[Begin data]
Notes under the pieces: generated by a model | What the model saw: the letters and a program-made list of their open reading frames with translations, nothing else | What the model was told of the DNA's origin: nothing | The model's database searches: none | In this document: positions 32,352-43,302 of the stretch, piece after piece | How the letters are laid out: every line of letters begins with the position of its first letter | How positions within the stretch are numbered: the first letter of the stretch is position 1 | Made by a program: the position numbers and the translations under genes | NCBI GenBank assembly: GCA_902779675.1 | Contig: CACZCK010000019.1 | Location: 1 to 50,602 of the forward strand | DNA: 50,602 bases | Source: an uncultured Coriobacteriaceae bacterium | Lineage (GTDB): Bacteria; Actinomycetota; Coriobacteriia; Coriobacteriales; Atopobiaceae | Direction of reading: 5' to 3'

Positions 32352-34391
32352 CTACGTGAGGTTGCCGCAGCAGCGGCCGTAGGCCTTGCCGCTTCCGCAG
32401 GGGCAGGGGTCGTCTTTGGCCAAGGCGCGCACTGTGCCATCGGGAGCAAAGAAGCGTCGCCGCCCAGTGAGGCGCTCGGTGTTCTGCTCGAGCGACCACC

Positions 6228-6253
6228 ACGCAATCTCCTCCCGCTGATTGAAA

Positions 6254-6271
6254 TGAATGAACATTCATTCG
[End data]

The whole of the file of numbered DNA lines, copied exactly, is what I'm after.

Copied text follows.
Notes under the pieces: generated by a model | What the model saw: the letters and a program-made list of their open reading frames with translations, nothing else | What the model was told of the DNA's origin: nothing | The model's database searches: none | In this document: positions 32,352-43,302 of the stretch, piece after piece | How the letters are laid out: every line of letters begins with the position of its first letter | How positions within the stretch are numbered: the first letter of the stretch is position 1 | Made by a program: the position numbers and the translations under genes | NCBI GenBank assembly: GCA_902779675.1 | Contig: CACZCK010000019.1 | Location: 1 to 50,602 of the forward strand | DNA: 50,602 bases | Source: an uncultured Coriobacteriaceae bacterium | Lineage (GTDB): Bacteria; Actinomycetota; Coriobacteriia; Coriobacteriales; Atopobiaceae | Direction of reading: 5' to 3'

Positions 32352-34391
32352 CTACGTGAGGTTGCCGCAGCAGCGGCCGTAGGCCTTGCCGCTTCCGCAG
32401 GGGCAGGGGTCGTCTTTGGCCAAGGCGCGCACTGTGCCATCGGGAGCAAAGAAGCGTCGCCGCCCAGTGAGGCGCTCGGTGTTCTGCTCGAGCGACCACC

Positions 6228-6253
6228 ACGCAATCTCCTCCCGCTGATTGAAA

Positions 6254-6271
6254 TGAATGAACATTCATTCG